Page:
Wednesday, 23 February 2011

[443] Confessions (2010) Review

Back in January, I wrote 5600 words about two UK-based distribution companies, Third Window and Terracotta, who specialise in East Asian cinema. This was for my MA, and the beast of an essay - which touched on how they challenge traditional practice by using social media, special screenings and cult festivals as promotional channels - actually went down quite well. I'm currently thinking about how to present it. Would anyone be interested in it? I'd love to see it published somewhere. Maybe I'll cave in and lob it up here eventually.

Meanwhile, Third Window have released a new film, Confessions. Not only was it Japan's submission to the Academy Awards, but it also took home the big prizes at the Japanese equivalent. There's a lot of love for this, but it's not at all the kind of safe, predictable work that is usually pimped out to the international audience. Have a read and see.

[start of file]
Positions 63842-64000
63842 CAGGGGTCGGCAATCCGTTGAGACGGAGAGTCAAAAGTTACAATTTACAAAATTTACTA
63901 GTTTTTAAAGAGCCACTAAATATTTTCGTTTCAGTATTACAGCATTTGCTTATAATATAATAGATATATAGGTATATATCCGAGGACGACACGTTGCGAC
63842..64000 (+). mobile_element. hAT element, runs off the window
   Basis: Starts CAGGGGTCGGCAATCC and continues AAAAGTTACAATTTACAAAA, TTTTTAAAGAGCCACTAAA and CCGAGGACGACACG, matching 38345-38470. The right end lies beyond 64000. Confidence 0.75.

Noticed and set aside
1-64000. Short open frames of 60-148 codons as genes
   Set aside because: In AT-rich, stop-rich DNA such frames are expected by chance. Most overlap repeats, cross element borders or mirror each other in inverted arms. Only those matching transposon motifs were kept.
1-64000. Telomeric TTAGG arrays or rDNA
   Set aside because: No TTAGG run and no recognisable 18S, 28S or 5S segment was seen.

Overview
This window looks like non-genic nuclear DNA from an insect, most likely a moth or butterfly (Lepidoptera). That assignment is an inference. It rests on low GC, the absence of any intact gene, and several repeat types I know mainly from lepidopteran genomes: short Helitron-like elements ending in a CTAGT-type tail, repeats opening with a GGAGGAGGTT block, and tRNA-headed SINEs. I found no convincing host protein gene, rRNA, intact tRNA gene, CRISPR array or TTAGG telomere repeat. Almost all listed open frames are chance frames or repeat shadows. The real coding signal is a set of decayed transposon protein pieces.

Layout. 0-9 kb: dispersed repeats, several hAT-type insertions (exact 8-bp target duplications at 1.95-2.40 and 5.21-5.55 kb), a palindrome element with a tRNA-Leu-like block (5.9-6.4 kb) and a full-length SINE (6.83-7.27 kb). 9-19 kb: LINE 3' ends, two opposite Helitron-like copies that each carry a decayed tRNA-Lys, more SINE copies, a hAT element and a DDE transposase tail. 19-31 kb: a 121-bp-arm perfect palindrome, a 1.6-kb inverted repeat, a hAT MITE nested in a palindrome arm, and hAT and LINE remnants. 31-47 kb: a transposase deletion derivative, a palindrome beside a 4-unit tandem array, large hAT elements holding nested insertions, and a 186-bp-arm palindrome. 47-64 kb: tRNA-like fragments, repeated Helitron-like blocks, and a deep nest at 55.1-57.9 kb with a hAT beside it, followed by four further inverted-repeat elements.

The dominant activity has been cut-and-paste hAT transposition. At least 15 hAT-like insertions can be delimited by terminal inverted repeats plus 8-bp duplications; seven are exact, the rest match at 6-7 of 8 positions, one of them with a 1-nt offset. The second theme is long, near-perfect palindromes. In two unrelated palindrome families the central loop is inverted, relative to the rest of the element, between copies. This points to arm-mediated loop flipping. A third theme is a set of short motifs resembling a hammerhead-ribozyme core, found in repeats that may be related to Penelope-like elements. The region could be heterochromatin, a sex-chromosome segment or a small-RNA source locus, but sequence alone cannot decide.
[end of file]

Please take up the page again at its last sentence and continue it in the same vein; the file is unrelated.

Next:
Directed by cult favourite, Tetsuya Nakashima (Kamikaze Girls, Memories Of Matsuko), revenge drama Confessions was recently given the seal of approval from its home film industry when it was submitted as Japan's entry for the Best Foreign Language Film category at the Academy Awards. Although, don't let that fool you. This is not a consensus-forming safe bet. No, this is rather an ugly proposition, indeed.

Initially concerned with mystery,
Confessions soon finds itself lost in relentless revelation, a feature-length third act, where characters narrate motivation either before or alongside the action itself.

In a compelling, nightmarish opening sequence, a bereaved teacher (Takako Matsu) lectures her unruly class of teenage yahoos about life. Her daughter was found dead on school grounds and, worse, she believes that it was no accident, but a harsh act on the part of two of her students. So, calm, collected, and with a gentle sincerity that cuts through the rabble, she explains her plan for revenge.

Read the full article here.

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